Welcome back as we continue the countdown. If you missed the previous songs, you can go back and check out songs 40-31 and 30-21. In my opinion, this week’s songs just keep getting better and better. Sometimes, there is a little lull, where there are songs that are just meh. But every day has been solid so far, and it will continue. So, lets Return to the week ending November 10, 1984, and continue the countdown.


20. “The War Song” by Culture Club

This song does not get as much attention in the U.S. as much as a lot of Culture Clubs hits. I like this. I don’t know if it’s because of the quality of the song, or because it does not get played to death on radio. This was the lead single from the band’s third album Waking Up with the House on Fire, and peak at #17 in the U.S. It cracked the top 10 in several other countries.

19. “No More Lonely Nights” by Paul McCartney

This is one of my favorite McCartney tunes that I still love to this day. This was from the soundtrack of Give My Regards to Broad Street. I still haven’t seen that movie yet.

18. “What About Me?” by Kenny Rogers, Kim Carnes & James Ingram

I have no idea how this song got by me. I love it! And I love all three singers. What a great combination. Then add in the fact that this song was written by David Foster and Richard Marx, and this is pure gold.

17. “Lucky Star” by Madonna

This was the beginning of Madonna becoming an ’80s icon. She would be cemented in with that status with her next album, Like a Virgin. But, the songs from her self-titled debut album, including this song, laid the groundwork. This was Madonna’s fourth single released from that album, and her first Top 5 hit, peaking at #4.

16. “Some Guys Have All the Luck” by Rod Stewart

“Some Guys Have All the Luck” was written by Jeff Fortgang, and originally performed by The Persuaders in 1973, and became a Top 40 hit. Rod Stewart’s version here was more successful, peaking at #10.
Jeff Fortgang was only in the music industry for three years. He went on to become a doctor in Psychology, and still practices in the Boston area today.

15. “I’m So Excited” by The Pointer Sisters

I always get excited when I get to play some Pointer Sisters! This song was originally released in 1982, from their album So Excited! and was a Top 40 hit, peaking at #30. It was re-released, after being slightly remixed, on their 1984 album, Break Out, and hit the charts once again, peaking at #9 this time.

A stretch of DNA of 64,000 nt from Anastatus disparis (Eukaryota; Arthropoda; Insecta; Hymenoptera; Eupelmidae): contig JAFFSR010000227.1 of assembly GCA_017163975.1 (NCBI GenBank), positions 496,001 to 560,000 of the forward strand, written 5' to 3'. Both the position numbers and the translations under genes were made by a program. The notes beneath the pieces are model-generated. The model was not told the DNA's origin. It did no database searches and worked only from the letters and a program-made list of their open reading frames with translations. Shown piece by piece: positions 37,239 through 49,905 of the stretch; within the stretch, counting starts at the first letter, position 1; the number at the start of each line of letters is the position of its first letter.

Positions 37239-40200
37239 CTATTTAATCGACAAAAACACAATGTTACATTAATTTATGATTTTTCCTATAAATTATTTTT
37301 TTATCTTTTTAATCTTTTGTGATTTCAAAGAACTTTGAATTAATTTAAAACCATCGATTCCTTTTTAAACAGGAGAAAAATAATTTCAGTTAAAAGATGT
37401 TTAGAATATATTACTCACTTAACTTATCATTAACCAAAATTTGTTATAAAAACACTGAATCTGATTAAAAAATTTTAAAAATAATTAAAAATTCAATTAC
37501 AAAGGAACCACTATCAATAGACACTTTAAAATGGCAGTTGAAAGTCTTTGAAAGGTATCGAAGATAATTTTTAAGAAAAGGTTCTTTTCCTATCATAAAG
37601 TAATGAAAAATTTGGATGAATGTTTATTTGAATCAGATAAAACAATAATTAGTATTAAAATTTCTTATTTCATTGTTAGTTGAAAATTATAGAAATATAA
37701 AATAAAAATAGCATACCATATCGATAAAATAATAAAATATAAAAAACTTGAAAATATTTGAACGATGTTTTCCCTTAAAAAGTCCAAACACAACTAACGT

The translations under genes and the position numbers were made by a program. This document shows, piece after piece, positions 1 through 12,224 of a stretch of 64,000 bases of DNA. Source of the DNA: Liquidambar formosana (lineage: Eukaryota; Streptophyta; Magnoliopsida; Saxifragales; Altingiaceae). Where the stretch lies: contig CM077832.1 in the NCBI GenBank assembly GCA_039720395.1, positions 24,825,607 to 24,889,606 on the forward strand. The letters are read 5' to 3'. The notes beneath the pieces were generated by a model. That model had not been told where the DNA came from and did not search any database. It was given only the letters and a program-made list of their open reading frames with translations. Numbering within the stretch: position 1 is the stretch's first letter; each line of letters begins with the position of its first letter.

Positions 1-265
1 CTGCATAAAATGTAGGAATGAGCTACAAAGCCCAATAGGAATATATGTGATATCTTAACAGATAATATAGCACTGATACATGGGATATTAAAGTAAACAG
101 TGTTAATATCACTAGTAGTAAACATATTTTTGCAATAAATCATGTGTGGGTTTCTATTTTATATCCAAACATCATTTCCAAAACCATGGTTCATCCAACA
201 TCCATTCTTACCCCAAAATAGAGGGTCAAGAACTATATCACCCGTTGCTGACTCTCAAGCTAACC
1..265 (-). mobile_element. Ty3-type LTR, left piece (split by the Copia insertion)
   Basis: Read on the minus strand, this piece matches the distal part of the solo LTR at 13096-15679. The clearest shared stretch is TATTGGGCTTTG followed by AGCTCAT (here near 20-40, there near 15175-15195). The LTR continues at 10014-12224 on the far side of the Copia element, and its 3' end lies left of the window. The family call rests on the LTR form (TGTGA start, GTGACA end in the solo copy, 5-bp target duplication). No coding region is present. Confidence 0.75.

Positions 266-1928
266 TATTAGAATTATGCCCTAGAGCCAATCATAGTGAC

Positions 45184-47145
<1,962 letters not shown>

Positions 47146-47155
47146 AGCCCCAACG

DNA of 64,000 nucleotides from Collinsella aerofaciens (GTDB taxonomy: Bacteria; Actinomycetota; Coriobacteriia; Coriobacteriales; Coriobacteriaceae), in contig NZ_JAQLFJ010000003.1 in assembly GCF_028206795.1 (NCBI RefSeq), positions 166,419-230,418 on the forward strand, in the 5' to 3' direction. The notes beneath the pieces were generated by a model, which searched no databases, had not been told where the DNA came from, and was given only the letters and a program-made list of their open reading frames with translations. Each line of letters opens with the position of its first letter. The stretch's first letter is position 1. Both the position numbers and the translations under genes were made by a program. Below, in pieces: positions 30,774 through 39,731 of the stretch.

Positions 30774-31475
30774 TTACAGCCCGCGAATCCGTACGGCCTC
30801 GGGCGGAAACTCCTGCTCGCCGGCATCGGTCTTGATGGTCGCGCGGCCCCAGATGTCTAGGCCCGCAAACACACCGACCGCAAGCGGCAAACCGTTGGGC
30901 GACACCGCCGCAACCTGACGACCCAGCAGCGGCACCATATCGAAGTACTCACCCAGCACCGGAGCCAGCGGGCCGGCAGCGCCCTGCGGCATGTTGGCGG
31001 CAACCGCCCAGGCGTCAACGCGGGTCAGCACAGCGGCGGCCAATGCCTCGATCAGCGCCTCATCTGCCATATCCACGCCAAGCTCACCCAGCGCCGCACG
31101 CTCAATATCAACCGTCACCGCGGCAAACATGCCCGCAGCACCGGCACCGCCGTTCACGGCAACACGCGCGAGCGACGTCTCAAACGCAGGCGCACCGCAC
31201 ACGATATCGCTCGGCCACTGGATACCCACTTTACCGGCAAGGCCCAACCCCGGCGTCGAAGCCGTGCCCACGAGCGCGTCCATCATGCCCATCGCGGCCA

14. “On the Dark Side” by Eddie & The Cruisers / John Cafferty & The Beaver Brown Band

indexRhode Island in the house!! John Cafferty and the Beaver Brown Band (who are from my home state of Rhode Island) performed this song for the Eddie and the Cruisers soundtrack. This is a fun Springsteenesque rocker. They have a lot of other great songs, but this is their signature song.

13. “Penny Lover” by Lionel Richie

This was the fifth and final single released from Lionel Richie’s classic, Grammy winning, Can’t Slow Down album. As with all the other singles taken from Can’t Slow Down (“All Night Long (All Night)”, “Running with the Night”, “Hello” and “Stuck on You”), “Penny Lover” was a top ten hit on the Billboard Hot 100 chart, spending two weeks at #8 in December 1984.

12. “All Through the Night” by Cyndi Lauper

I’m starting to see a pattern this week. This is yet another favorite song of mine by an artist. This was Cyndi’s fourth Top 5 hit in the U.S. It was off her classic She’s So Unusual album. It was originally written and performed by Jules Shear in 1983. In an article in the Chicago Tribune, Jules Shear said, “[it’s] like a big bonus really. Cyndi Lauper does a song (‘All Through the Night’) that’s on a solo record of mine. I just thought, ‘No one’s really going to hear this.’ Then she does it, and it becomes a Top 5 song.”

11. “Strut” by Sheena Easton

Sheena Easton was very popular in the early-to-mid ’80s, and this song was no exception to that success. This would be a Top 10 hit, peaking at #7.


That wraps up today’s list of songs. This week is moving right along! We will wrap up the countdown tomorrow. As the numbers get smaller, the hits get bigger.

Top 40 Songs This Week – September 25, 1982: Songs 20-11

Hi Everybody! Welcome back to this week’s Top 40 Countdown. Today, we will cover songs 20-11. If you missed the previous songs, you can go back and check out songs 40-31 and 30-21.